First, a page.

We don’t need to send the x or y bounds to the GPU, but we will add the z bounds as a member of our Vertex structure so we have it for every vertex. We’ll use the same convention used in the DirectX 11 book to store the bounds for each patch in vertex of the patch.

Here’s our new patch constant function.

```// Patch Constant Function
HS_CONSTANT_DATA_OUTPUT CalcHSPatchConstants(
InputPatch<VS_OUTPUT, NUM_CONTROL_POINTS> ip,
uint PatchID : SV_PrimitiveID)
{
HS_CONSTANT_DATA_OUTPUT output;

// build axis-aligned bounding box.
// ip is lower left corner
// ip is upper right corner
// get z value from boundsZ variable. Correct value will be in ip.
float3 vMin = float3(ip.worldpos.x, ip.worldpos.y, ip.boundsZ.x);
float3 vMax = float3(ip.worldpos.x, ip.worldpos.y, ip.boundsZ.y);

// center/extents representation.
float3 boxCenter = 0.5f * (vMin + vMax);
float3 boxExtents = 0.5f * (vMax - vMin);

if (aabbOutsideFrustumTest(boxCenter, boxExtents, frustum)) {
output.EdgeTessFactor = 0.0f;
output.EdgeTessFactor = 0.0f;
output.EdgeTessFactor = 0.0f;
output.EdgeTessFactor = 0.0f;
output.InsideTessFactor = 0.0f;
output.InsideTessFactor = 0.0f;

return output;
} else {

// tessellate based on distance from the camera.
// compute tess factor based on edges.
// compute midpoint of edges.
float3 e0 = 0.5f * (ip.worldpos + ip.worldpos);
float3 e1 = 0.5f * (ip.worldpos + ip.worldpos);
float3 e2 = 0.5f * (ip.worldpos + ip.worldpos);
float3 e3 = 0.5f * (ip.worldpos + ip.worldpos);
float3 c = 0.25f * (ip.worldpos + ip.worldpos + ip.worldpos + ip.worldpos);

output.EdgeTessFactor = CalcTessFactor(e0);
output.EdgeTessFactor = CalcTessFactor(e1);
output.EdgeTessFactor = CalcTessFactor(e2);
output.EdgeTessFactor = CalcTessFactor(e3);
output.InsideTessFactor = CalcTessFactor(c);
output.InsideTessFactor = output.InsideTessFactor;

return output;
}
}```

We start by grabbing the minimum and maximum values for our AABB from the member vertices of the current patch. We use this info to calculate the center point of the patch and the distance to move along each axis, plus or minus, to get to each of the eight corners.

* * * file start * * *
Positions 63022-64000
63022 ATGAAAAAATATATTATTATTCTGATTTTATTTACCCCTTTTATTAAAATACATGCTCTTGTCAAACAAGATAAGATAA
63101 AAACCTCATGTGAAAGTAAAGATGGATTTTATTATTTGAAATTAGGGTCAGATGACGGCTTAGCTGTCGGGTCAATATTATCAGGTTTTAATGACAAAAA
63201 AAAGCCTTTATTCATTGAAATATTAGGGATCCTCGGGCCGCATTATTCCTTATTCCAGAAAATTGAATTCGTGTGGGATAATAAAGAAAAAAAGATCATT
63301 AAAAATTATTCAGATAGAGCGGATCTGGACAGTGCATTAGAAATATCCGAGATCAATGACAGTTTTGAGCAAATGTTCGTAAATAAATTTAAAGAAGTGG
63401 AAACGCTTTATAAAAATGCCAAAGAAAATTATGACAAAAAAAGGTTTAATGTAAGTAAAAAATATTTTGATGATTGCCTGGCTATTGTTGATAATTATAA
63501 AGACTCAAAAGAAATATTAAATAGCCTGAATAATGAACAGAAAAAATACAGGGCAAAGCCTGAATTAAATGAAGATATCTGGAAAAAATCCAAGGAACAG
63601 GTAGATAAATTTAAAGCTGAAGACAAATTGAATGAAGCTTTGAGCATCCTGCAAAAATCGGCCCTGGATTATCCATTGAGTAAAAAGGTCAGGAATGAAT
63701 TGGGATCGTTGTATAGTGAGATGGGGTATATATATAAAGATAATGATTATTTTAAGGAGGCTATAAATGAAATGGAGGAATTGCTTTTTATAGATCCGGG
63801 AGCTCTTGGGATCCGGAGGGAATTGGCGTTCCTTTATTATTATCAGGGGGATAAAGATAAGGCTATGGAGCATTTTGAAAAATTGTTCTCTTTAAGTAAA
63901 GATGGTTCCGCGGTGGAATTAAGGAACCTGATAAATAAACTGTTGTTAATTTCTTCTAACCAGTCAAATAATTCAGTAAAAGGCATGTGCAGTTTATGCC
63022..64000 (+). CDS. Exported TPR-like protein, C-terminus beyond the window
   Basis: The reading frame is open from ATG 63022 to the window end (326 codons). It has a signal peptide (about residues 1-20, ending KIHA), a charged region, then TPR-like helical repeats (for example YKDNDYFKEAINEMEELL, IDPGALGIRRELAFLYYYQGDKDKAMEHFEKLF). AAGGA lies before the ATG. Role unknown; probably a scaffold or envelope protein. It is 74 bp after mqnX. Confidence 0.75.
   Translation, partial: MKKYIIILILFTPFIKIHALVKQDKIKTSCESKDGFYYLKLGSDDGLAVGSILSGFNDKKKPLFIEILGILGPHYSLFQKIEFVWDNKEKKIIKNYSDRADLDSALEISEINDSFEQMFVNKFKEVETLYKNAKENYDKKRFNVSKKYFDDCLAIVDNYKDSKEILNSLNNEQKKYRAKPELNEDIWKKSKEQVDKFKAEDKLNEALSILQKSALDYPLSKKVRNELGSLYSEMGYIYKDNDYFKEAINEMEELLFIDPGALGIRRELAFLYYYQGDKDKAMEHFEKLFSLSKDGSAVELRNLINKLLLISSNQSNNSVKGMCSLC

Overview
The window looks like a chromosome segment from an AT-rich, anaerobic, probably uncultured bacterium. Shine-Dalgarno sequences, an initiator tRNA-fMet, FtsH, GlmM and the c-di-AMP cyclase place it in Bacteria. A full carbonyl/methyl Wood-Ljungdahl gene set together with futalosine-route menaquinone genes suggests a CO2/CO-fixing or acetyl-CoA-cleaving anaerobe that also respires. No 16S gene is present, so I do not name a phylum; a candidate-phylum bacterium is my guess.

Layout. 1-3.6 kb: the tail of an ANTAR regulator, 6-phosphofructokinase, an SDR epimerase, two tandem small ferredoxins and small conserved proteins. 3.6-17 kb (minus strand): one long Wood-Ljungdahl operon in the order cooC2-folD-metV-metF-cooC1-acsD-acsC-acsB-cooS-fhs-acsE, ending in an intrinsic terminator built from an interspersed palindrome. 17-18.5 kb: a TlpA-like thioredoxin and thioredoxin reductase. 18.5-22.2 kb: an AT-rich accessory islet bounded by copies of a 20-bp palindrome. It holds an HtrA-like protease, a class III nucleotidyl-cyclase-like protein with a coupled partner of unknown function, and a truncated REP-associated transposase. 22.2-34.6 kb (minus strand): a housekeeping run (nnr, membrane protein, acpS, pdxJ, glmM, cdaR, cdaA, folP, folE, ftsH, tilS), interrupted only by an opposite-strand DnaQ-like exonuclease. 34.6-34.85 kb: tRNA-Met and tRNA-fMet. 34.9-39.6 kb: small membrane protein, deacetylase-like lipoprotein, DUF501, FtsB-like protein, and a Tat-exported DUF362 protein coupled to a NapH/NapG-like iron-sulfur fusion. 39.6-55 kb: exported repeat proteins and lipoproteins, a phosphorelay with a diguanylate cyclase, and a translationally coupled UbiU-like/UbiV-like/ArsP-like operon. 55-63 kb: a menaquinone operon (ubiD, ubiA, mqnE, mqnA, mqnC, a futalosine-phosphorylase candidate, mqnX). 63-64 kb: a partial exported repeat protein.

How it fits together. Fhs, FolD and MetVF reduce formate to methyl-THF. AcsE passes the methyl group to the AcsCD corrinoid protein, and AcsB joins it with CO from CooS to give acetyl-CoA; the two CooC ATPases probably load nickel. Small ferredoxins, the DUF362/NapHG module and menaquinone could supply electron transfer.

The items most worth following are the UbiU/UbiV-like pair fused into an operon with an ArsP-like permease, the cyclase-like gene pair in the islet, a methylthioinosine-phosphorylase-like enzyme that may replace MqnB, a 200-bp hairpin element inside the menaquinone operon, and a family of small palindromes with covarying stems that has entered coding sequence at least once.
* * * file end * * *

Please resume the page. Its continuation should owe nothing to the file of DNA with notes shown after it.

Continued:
We then pass that info to our new function.

```// returns true if the box is completely outside the frustum.
bool aabbOutsideFrustumTest(float3 center, float3 extents, float4 frustumPlanes) {
for (int i = 0; i < 6; ++i) {
// if the box is completely behind any of the frustum planes, then it is outside the frustum.
if (aabbBehindPlaneTest(center, extents, frustumPlanes[i])) {
return true;
}
}

return false;
}```

This function is pretty simple. It just loops through each of the six frustum planes and tests the AABB against them.

```// returns true if the box is completely behind the plane.
bool aabbBehindPlaneTest(float3 center, float3 extents, float4 plane) {
float3 n = abs(plane.xyz); // |n.x|, |n.y|, |n.z|

float e = dot(extents, n); // always positive

float s = dot(float4(center, 1.0f), plane); // signed distance from center point to plane

// if the center point of the box is a distance of e or more behind the plane
// (in which case s is negative since it is behind the plane), then the box
// is completely in the negative half space of the plane.
return (s + e) < 0.0f;
}```

The plane test is pretty funky. It tests the AABB against the plane to determine if it is on the positive or negative side of the plane. This article has a pretty good breakdown of this method of performing the test, as well as other methods and optimizations.

##### Weeding out Bugs

At this point, I was sure I should have things working, but when I started up the program, the screen was blank. The entire terrain was getting culled, no matter what. I went through and limited the test to only one plane of the frustum at a time. The terrain appeared to render fine for every plane except the bottom. So all of our vertices are being calculated as below the view frustum?
I double checked the code to confirm the view frustum was correct and that the correct values were being sent to the GPU. They were.
I confirmed my method for getting the minimum and maximum z values for a patch was working. It was definitely returning a minimum and maximum value, and I was assigning it to the vertex array.
I eventually used Visual Studio’s Graphics Debugger to actually look at the values on the GPU, and there I discovered my problem. I should have reformatted the data better for this. Sorry about that. It’s actually a float3 followed by 2 float2s for each vertex. So, each 7 values, reading left to right, top to bottom, is a vertex. The z bounds are the fourth and fifth value for each vertex. You’ll notice that for every vertex we’re getting -4.3160208e+08. That’s a REALLY negative value. There’s no way that value is ever going to be above our bottom view frustum.